It's great for movies and TV
If you like to watch TV and movies online via streaming services like BBC iPlayer and Netflix you'll find fibre lets you watch things smoothly, in high-definition (HD), with minimal loading time. If you prefer to download your entertainment, you'll find the fastest fibre packages you can download a DVD-quality movie in as little as two or three minutes.
It's also great for BT TV, which uses your internet connection to deliver catch-up TV and BT Vision on-demand programmes and films. Plus, if you have a BT Infinity package and BT TV you get BT Sport on your TV for free.
If you're an exisiting BT customer, but one of the BT Infinity + BT TV deals above has tickled your fancy, phone BT on 0800 434 6052 to see if you can get in on the action.
It's great for families and shared houses
When lots of people use an internet connection at the same time, it slows down. It's a common problem for families where everyone's constantly using web-connected phones, tablets and laptops. Fibre alleviates the problem - it'll still slow down, but because it's so much faster to start with, it's unlikely it will ever become unusable. That means fewer limits on what you can do with the internet, and hopefully, fewer arguments.
Fibre optic broadband offers a more stable connection than standard broadband - it is less prone to slowing down or dropping out.
It comes with the BT Home Hub 5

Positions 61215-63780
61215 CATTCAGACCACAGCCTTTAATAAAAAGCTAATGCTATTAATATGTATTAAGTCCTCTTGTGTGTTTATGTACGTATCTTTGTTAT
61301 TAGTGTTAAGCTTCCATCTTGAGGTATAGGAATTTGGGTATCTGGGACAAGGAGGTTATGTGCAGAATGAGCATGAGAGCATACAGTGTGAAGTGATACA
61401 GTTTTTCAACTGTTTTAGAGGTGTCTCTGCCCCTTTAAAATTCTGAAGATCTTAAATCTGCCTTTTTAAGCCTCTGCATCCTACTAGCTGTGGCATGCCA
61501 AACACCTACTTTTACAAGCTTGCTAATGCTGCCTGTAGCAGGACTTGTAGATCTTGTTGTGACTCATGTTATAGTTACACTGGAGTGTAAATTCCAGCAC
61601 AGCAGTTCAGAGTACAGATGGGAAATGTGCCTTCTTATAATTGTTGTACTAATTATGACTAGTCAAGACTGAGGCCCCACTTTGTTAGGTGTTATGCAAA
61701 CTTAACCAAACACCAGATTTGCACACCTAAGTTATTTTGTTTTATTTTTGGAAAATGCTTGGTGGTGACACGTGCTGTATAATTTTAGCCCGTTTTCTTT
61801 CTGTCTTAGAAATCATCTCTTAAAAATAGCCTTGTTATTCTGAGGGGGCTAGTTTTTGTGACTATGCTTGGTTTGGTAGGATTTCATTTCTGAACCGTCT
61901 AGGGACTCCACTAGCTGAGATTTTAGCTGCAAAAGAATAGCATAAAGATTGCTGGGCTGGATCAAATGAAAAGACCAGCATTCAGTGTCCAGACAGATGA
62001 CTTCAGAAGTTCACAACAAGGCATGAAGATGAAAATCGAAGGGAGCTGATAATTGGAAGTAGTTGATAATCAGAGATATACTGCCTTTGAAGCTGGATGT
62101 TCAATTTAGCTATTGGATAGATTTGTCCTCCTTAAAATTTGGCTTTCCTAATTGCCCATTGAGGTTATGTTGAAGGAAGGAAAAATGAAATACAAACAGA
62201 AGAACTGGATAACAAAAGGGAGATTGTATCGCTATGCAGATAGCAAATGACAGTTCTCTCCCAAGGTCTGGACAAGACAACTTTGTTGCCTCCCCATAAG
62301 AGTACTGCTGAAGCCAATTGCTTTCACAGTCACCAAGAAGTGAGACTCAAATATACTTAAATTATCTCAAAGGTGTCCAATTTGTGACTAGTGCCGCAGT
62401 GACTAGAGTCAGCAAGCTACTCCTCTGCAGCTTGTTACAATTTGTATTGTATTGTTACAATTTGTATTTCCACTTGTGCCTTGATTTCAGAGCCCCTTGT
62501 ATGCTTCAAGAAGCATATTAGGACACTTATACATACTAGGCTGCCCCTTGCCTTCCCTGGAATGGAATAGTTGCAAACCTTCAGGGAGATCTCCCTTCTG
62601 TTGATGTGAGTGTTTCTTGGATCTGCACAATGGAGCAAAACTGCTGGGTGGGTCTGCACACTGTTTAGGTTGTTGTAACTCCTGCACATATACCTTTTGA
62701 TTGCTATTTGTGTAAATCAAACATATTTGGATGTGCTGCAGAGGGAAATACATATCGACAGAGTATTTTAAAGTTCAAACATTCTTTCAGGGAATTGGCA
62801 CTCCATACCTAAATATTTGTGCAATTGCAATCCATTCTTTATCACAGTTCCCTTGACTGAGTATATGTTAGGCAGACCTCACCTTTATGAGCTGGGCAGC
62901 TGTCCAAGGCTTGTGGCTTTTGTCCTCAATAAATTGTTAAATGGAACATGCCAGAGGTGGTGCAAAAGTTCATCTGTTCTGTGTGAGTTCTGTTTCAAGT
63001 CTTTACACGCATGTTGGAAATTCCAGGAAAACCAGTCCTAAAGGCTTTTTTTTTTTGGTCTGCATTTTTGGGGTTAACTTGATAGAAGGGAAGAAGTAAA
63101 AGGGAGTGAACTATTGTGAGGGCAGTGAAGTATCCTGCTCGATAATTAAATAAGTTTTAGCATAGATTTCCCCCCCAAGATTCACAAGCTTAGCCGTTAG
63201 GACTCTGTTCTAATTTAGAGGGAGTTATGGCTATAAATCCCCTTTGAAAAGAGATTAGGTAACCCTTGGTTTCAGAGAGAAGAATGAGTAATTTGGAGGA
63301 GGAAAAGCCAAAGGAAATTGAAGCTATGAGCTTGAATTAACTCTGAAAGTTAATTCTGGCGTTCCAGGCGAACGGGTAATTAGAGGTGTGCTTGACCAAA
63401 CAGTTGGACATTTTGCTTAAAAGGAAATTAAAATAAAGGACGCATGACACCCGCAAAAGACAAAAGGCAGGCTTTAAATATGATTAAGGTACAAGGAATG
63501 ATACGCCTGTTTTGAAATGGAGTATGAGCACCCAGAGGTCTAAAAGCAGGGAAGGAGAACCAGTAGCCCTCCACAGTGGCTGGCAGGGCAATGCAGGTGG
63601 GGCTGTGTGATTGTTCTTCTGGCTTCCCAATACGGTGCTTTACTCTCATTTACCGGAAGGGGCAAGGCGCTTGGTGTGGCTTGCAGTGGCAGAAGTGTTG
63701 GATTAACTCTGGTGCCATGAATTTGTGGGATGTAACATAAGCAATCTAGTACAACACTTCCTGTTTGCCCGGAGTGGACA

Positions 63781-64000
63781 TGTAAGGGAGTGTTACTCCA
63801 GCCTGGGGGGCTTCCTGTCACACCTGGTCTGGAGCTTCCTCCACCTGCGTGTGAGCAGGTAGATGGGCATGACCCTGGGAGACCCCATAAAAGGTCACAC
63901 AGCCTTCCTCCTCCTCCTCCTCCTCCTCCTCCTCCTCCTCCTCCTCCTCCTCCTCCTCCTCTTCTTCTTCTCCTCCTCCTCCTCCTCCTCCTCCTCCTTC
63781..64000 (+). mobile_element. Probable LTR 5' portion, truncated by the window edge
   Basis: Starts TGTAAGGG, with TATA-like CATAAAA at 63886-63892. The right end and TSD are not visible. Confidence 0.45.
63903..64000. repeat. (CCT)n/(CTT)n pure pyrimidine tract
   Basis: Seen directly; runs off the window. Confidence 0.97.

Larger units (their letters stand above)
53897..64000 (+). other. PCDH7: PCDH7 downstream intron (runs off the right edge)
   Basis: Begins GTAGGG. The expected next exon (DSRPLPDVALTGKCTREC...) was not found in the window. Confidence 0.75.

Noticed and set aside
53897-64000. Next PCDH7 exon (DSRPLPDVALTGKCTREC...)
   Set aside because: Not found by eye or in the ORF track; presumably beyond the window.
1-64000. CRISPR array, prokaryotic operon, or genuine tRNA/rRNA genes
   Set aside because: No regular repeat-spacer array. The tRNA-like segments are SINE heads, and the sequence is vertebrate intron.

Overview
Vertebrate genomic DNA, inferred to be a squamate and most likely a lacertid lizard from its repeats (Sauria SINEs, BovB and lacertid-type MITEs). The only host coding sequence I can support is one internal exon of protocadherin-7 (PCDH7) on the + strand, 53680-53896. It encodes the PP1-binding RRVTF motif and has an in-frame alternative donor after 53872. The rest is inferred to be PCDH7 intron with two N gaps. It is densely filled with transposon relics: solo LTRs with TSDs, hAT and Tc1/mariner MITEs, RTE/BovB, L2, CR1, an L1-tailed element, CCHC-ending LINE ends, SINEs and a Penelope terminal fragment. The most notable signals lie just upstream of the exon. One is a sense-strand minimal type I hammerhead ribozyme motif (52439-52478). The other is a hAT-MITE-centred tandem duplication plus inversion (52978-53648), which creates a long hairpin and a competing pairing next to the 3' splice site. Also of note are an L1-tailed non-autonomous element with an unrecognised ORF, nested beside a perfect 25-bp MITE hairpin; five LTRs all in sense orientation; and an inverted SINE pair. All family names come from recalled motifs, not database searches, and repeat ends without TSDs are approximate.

BT's router is one of the best available from any provider, offering good range and the ability to automatically compensate for interference. It's quite the looker too.
Is BT Infinity expensive?
While BT Infinity is cheaper than it used to be, you may find other fibre options are even more affordable. Make sure you compare all providers' fibre options before making a decision.
It's also not necessarily the fastest fibre service on the market. Virgin Media offers speeds of up to 100Mb, and is recognised by telecoms regulator Ofcom as the fastest broadband provider in the UK. BT Infinity's no slouch, but if pure speed is what you want, you may want to look there first.
A potentially more serious problem is that you might not be able to get it at all. Fibre is not available everywhere in the UK - particularly in rural areas.
To see what your broadband options are where you live, use our postcode checker.
Is BT Infinity available in my area?
Good question. Where do you live?
There's actually a good chance it might already be there. While fibre optic broadband isn't available everywhere, over three-quarters of homes and businesses in the UK now have access to it. To see if BT Infinity is available in your area, use our postcode checker or the availability checker on BT's website.
Unfortunately, if you live in the countryside, you may not have access to fibre yet. BT (www.bt.com) is in the process of rolling out fibre across the UK, and the government has stumped up a big chunk of cash to make this happen, with the goal of delivering access to fibre to 95% of the population by 2017.
Whether this will happen by then is unclear - the government's already pushed back its broadband roll-out targets once already, but it's progressing at least.